Saturday, October 3, 2009

5 Surprising Sources of Indoor Air Pollution

People are becoming more and more aware of indoor pollutants like paints, toxic cleaning products, and mold. But some indoor air pollutants can be pretty surprising if not downright shocking.

1. The Kitchen Stove

The kitchen stove is the main cause of excess nitrogen dioxide in the home. Cooking on a stove, particularly a gas stove, can actually introduce unsafe levels of nitrogen dioxide into the air. Too much nitrogen dioxide is bad for the respiratory system, increasing the risk of asthma attacks and other respiratory illness. This is easily preventable by making sure that your stove is properly ventilated.

2. Air Purifiers that Use Ozone

We use air purifiers in our homes to purify the air but the fact of the matter is that they sometimes can do just the opposite. Ozone is the main ingredient used to give your air a good cleaning. But ozone is also the main ingredient in smog. It can scar lung tissue, trigger asthma attacks, cause coughing fits and lead to permanent damage that could shorten your life. Do not purchase ozone generators that are sold as air cleaners.

3. Cockroaches

The droppings, body parts, and saliva of cockroaches can be asthma triggers. Certain proteins, called allergens, are found in cockroach feces and saliva and can cause allergic reactions, or trigger asthma symptoms, in some individuals. But don't reduce cockroaches by using traditional pesticides to kill them. Traditional pesticides can pollute our ground water and eco-system as well as the air we breath, instead keep the house clean by making sure that food matter is not left out in the open attracting bugs. Pay particular attention to the holes where cockroaches can make an easy entrance as well.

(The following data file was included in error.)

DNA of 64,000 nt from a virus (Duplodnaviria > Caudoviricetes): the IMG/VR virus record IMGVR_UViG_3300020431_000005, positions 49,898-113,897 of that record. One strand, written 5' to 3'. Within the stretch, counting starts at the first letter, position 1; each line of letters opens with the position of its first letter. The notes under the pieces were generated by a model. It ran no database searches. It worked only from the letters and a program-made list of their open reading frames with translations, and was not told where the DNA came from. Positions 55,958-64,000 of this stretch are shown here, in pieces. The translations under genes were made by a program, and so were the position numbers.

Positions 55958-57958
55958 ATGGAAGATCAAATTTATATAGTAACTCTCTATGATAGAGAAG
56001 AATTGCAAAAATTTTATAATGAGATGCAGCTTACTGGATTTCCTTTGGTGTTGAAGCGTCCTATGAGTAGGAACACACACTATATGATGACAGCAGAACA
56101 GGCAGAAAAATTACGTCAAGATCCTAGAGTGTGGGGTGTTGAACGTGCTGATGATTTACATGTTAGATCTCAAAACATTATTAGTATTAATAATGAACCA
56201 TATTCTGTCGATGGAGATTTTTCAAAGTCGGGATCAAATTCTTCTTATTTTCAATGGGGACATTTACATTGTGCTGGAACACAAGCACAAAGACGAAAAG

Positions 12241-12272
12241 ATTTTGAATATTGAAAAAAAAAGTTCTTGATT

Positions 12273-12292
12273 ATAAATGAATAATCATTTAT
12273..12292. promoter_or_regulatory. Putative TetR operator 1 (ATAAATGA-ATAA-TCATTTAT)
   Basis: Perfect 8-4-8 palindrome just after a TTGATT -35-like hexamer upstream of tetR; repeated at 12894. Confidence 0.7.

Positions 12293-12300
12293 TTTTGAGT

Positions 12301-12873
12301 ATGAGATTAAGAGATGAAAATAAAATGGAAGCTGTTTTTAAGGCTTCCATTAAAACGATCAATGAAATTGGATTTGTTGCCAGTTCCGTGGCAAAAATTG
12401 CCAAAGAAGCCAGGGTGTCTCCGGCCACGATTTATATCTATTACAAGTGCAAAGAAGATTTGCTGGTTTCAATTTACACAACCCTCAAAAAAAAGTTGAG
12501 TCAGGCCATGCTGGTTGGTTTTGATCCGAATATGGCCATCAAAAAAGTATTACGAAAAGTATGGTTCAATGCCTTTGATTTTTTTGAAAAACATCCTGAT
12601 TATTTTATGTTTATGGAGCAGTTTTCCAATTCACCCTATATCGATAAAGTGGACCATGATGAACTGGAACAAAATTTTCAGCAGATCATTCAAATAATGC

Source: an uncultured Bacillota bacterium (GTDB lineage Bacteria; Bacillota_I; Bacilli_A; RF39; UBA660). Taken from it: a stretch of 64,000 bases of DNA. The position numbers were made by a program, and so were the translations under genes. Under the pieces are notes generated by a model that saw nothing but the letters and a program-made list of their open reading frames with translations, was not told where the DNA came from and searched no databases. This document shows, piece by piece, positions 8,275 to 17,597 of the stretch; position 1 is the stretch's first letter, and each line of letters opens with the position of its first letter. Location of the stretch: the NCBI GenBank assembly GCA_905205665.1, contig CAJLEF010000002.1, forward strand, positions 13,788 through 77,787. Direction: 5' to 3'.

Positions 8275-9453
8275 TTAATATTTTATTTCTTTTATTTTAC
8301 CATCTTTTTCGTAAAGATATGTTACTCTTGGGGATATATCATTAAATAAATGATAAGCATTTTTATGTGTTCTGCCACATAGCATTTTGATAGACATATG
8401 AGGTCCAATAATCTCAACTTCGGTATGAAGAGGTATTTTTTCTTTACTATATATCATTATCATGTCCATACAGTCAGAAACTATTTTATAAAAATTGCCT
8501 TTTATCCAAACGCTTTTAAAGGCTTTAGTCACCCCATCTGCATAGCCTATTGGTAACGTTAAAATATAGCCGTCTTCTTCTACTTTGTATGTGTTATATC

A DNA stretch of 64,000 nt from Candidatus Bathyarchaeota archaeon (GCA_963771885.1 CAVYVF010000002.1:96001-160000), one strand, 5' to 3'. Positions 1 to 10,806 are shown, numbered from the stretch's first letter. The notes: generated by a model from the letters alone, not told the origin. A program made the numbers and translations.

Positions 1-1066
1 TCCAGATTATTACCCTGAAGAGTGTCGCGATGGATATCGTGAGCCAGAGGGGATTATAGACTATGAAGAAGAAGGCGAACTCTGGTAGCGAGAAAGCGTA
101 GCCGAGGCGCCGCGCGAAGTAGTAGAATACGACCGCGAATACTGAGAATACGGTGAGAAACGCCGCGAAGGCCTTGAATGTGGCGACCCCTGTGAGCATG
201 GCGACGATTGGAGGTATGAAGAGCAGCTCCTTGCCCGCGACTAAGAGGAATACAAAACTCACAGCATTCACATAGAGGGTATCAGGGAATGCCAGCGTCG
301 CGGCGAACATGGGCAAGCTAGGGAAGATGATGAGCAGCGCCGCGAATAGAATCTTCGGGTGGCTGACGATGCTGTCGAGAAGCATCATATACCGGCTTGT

4. Drapes

Drapes attract dust mites. Dust mites are related to spiders and ticks but are smaller than the period at the end of this sentence. They are too small to be seen by the unaided eye. They are also the number one cause of indoor allergies and asthma. Install window blinds instead of drapes to cut down on dust mites' habitat.

5. Incense

Burning incense releases particulate matter as well as benzene and carbon monoxide, two dangerous gases. Studies show a link between heavy exposure to incense smoke and cancer, asthma, and skin irritation. It's best either to stop burning incense entirely or make sure that the room is well ventilated when you do burn it.

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